Compilation of multi-source historical data on Mediterranean sponge fisheries


Sponges are benthic animals that live attached to the ocean bottom and feed by filtering seawater. In the Mediterranean Sea there are many species, some of which have been harvested during centuries for commercialization. These horny sponges were harvested using techniques that varied in time and space. Sponge production in the Mediterranean Sea peaked at the end of the 19th century, and a second time, after the Second World War, when approximately 300 tons were produced per year. In recent years, Mediterranean sponge production has declined to barely a few tons per year.The objective of the SACOLEVE program (Spatial and temporal Adaptation of a traditional Mediterranean fishery facing Regional Change: COmbining history and ecoLogy to study past, prEsent and future of sponge HarVEsting) was to (i) obtain a full picture of the sponge production decrease and (ii) understand the underlying reasons explaining the temporal sponge production variations. In the frame of this program, a PhD thesis entitled "Histoire de la pêche des éponges en Méditerranée, et son adaptation récente au changement régional" (Mediterranean sponge fishing history and its recent adaptation to regional change) was dedicated to this research topic. Information from numerous archives, grey literature, published articles and fishermen interviews were collected and stored in an original Access 2013 database. This tool answered the needs of labelling, sorting, homogenizing and cross-referencing large quantities of historical information on sponge fishing in the Mediterranean. Data, mainly from the Mediterranean countries, span the period from the 18th century to 2019. They concern geographic distribution of commercial sponge populations, commercial yearly movements (production, export, import) of sponges, and detailed sponge fishing efforts for the main sponge-producing countries and smaller sponge fishing communities. The data submitted here represent a partial extraction of the database used for the PhD thesis.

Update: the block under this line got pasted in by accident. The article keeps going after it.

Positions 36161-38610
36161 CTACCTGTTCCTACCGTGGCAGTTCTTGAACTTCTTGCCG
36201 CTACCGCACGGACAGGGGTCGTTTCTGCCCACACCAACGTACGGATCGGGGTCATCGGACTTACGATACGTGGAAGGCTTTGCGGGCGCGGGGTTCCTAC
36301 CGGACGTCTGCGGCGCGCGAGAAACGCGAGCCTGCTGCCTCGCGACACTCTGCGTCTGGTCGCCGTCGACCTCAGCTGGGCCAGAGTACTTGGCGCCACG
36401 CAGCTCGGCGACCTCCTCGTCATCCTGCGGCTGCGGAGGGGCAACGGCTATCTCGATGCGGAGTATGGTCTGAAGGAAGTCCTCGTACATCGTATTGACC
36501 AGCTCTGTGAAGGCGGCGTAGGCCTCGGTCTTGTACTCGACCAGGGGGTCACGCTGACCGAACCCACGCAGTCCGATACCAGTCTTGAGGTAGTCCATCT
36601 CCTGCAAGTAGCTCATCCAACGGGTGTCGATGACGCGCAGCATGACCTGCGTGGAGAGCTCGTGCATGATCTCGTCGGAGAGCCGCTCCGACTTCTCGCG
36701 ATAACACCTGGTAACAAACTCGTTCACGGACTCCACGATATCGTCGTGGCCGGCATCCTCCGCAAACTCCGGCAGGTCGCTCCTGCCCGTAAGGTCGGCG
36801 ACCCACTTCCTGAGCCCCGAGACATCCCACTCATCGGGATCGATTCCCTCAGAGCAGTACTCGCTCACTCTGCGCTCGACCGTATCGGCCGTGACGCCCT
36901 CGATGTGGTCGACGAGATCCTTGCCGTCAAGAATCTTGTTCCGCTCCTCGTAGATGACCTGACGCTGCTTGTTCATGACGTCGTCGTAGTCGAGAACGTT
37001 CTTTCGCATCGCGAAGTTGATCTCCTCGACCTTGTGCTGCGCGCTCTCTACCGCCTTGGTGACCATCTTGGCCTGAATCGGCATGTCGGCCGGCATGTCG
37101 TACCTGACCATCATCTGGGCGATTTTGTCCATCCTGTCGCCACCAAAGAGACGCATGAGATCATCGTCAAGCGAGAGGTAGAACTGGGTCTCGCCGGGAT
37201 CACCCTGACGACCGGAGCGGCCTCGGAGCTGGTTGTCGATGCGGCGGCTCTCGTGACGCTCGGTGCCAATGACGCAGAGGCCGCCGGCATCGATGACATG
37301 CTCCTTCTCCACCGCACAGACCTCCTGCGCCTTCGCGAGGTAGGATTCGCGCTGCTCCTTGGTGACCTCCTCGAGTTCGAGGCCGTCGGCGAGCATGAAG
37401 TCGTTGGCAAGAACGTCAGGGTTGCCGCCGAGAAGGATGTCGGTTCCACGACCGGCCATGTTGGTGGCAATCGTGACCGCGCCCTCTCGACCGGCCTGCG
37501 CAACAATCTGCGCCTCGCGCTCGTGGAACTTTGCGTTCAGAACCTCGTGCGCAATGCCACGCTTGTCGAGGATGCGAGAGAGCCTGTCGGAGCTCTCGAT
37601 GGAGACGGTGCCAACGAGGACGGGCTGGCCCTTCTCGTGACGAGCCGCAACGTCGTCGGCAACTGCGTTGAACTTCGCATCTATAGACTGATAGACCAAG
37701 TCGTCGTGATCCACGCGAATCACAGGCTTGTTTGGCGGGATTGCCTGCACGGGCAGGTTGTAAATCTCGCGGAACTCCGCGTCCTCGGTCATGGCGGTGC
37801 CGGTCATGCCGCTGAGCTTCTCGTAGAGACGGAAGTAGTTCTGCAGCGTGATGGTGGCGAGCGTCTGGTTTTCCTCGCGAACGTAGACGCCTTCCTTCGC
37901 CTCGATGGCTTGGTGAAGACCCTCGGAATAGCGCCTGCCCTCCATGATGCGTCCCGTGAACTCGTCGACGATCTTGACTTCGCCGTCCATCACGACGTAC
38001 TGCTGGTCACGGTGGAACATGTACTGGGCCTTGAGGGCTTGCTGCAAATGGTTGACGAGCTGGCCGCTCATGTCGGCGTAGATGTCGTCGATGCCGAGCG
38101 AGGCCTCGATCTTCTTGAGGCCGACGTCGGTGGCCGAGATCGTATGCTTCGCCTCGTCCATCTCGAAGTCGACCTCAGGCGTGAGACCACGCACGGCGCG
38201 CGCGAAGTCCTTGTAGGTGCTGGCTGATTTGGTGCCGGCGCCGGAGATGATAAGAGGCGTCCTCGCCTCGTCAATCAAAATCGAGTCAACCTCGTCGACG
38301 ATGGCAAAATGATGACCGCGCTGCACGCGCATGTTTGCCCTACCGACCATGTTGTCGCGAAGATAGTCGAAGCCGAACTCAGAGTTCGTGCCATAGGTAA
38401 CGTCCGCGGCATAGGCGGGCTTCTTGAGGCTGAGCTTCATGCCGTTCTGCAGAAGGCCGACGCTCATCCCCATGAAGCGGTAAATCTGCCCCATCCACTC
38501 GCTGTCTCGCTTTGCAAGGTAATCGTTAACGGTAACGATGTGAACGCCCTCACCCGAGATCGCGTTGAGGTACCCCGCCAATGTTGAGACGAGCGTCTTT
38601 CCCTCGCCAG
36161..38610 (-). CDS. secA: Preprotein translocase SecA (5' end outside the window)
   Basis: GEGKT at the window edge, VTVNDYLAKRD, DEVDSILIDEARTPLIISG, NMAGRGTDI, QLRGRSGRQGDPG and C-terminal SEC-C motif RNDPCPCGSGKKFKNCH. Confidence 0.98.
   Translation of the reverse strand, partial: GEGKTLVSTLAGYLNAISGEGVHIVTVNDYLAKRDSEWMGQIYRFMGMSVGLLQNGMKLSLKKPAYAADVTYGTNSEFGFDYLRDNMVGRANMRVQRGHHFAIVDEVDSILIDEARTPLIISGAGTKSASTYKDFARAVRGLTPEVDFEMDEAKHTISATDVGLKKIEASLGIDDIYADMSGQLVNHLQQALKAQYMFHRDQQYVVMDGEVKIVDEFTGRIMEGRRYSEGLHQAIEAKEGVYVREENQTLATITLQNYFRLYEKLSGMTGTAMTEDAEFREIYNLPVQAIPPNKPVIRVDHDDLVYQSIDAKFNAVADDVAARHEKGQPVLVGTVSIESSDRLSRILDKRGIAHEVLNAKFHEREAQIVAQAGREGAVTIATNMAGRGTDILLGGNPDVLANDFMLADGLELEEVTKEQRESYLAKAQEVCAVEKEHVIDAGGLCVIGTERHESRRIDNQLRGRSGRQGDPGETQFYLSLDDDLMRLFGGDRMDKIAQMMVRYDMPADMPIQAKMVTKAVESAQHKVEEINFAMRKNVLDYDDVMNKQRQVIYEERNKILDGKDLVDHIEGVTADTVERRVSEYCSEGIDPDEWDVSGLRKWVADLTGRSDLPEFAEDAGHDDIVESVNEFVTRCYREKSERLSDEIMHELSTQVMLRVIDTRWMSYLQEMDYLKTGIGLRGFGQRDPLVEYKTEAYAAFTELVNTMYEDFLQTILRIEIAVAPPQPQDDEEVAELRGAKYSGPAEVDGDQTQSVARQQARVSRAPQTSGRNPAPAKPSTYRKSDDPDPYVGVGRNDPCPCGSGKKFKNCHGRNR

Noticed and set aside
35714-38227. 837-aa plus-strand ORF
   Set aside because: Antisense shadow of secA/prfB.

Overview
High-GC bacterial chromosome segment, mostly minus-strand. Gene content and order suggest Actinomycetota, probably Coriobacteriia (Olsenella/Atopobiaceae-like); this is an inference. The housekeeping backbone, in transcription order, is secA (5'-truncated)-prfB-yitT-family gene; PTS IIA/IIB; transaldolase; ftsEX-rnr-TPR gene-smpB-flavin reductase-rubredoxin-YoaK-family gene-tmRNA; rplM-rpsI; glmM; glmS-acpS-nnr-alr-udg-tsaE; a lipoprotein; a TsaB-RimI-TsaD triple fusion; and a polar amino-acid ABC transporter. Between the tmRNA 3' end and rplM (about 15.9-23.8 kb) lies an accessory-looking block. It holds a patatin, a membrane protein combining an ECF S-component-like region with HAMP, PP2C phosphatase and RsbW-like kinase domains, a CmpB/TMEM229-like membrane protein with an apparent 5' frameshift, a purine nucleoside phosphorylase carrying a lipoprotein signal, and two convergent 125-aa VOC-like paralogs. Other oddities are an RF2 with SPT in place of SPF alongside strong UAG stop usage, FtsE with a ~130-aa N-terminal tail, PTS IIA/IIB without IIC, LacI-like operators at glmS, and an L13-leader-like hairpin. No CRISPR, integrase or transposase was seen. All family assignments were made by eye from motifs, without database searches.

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Metadata Access
Creator Fourt, Maïa ORCID logo; Faget, Daniel; Pérez, Thierry
Publisher PANGAEA
Contributor Aix-Marseille University, CNRS, IRD and Avignon University
Publication Year 2021
Rights Creative Commons Attribution-ShareAlike 4.0 International;
OpenAccess true
Resource Type Dataset
Format text/tab-separated-values
Size 14 data points
Discipline Earth System Research
Spatial Coverage (16.000 LON, 36.000 LAT); Mediterranean Sea